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Cometary Dust Smashed Tiny Craters into the Surface of Asteroid Ryugu

Hit or be hit, it's all asteroids know.

By Cassidy Ward

The 2021 science fiction disaster flick Asteroid (streaming now on Peacock) follows a family in the days after they move from the big city to a small town and a quiet life. The only problem is an asteroid is about to crush their new home.

Most of the time, this is the way we think about asteroids, as impactors from deep space threatening to smash into the planet and leave a smoldering crater behind, not to mention wiping out entire species and ecosystems in the process. Turns out, asteroids often get a taste of their own medicine in the form of tiny impactors scattered throughout space, according to a new study published in the journal Science Advances.

Scientists Find Tiny Impact Craters on the Surface of Asteroid Ryugu

The Japan Aerospace Exploration Agency (JAXA) sent their Hayabusa2 spacecraft to visit the asteroid Ryugu, pick up samples, and bring them home. The enterprising little spacecraft left Earth December 3, 2014 and arrived at Ryugu on June 27, 2018. It stuck around for about a year and a half, studying the asteroid from a close distance before snatching a sample and bringing it home in November 2019. Like NASA’s asteroid sample mission OSIRIS-REx (now OSIRIS-APEX), Hayabusa2 dropped off its sample before returning to deep space on its way to the next asteroid target.

RELATED: The Asteroid Ryugu is a Weird, Fragile Thing

Meanwhile, scientists here on Earth are busily studying the returned asteroid particles to get a better picture of how asteroids live. Analysis of the particles show that the asteroid itself has suffered impacts from micrometeors and interplanetary dust, leaving teeny tiny craters behind. Two particles in particular, designated A0067 and A0094, have mostly flat surfaces housing an array of micro craters and impact melt splashes. Analyzing the melt splashes reveals the nature of the impactors, which were consistent with cosmic dust smashing into the asteroid’s surface.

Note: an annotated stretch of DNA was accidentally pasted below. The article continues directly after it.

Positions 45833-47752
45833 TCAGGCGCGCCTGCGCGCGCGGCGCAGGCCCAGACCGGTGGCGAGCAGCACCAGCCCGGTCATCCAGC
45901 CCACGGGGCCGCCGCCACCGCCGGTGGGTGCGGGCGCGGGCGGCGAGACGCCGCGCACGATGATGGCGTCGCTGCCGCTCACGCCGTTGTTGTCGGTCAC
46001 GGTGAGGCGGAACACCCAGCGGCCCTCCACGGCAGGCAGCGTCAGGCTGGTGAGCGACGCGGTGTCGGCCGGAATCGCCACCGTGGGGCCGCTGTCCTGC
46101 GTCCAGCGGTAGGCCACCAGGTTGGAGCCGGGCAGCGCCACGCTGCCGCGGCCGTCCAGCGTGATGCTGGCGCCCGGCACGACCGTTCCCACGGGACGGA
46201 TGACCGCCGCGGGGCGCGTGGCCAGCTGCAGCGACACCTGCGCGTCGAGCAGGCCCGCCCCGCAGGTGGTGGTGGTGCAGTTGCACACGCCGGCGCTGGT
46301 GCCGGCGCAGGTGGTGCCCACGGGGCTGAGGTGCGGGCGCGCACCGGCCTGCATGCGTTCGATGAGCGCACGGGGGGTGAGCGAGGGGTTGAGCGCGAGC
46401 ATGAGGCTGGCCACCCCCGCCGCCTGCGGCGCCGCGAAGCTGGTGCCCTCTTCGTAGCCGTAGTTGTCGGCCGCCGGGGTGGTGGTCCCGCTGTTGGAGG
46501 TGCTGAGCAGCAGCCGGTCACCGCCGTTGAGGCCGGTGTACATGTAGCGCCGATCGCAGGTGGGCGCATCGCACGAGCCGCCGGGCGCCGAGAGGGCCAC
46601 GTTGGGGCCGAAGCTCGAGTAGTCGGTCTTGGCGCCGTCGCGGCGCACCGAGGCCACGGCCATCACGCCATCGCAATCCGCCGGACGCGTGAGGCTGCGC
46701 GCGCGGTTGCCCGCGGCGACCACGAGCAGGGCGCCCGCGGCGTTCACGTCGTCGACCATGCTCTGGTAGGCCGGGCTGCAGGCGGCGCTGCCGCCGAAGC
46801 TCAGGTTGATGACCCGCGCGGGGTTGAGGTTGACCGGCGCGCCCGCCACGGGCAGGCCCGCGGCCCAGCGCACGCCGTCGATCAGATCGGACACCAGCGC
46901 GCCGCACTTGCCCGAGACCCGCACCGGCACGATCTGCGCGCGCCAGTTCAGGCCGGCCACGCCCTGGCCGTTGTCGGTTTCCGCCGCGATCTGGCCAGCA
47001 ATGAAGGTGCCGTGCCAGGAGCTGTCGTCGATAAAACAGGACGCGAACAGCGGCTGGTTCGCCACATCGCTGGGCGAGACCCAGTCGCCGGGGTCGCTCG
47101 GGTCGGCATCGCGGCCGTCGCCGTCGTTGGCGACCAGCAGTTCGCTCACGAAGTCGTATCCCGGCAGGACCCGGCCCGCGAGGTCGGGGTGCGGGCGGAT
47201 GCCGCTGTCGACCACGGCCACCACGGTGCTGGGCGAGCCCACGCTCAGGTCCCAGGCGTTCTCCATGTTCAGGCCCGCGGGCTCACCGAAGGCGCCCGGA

An image of the surface of the asteroid Ryugu taken by the rover MINERVA-II1 B. Credit: JAXA

"Our 3D CT imaging and chemical analyses showed that the melt splashes consist mainly of silicate glasses with voids and small inclusions of spherical iron sulfides," said Megumi Matsumoto, assistant professor at Tohoku University and author of the new study, in a statement. "The chemical compositions of the melt splashes suggest that Ryugu's hydrous silicates mixed with cometary dust."

RELATED: Ryugu was born an asteroid, became a comet, and died an asteroid

As Ryugu races through interplanetary space on its path around the solar system, it’s plowing headlong into tiny bits of rock and dust scattered throughout our cosmic neighborhood. That dust smears itself onto the surface of the asteroid like bugs on a windshield, leaving their chemical guts for scientists to find. In the same way that bugs and bug guts hitch a ride on your car, sometimes traveling incredible distances from their point of origin, the study authors note that material mixing between asteroids and cosmic dust could be a mechanism for transporting organic molecules from deep space to the surface of planets.

"We propose that the carbonaceous materials formed from cometary organic matter via the evaporation of volatiles, such as nitrogen and oxygen, during the impact-induced heating. This suggests that cometary matter was transported to the near-Earth region from the outer solar system. This organic matter might be the small seeds of life once delivered from space to Earth,” said Matsumoto.

Asteroid impacts might be seen as harbingers of death today, but in the solar system’s past they may have been the boost we needed to get this little party going in the first place.

Asteroids aren’t all bad, they make for fun movies. Catch Asteroid, streaming now on Peacock.

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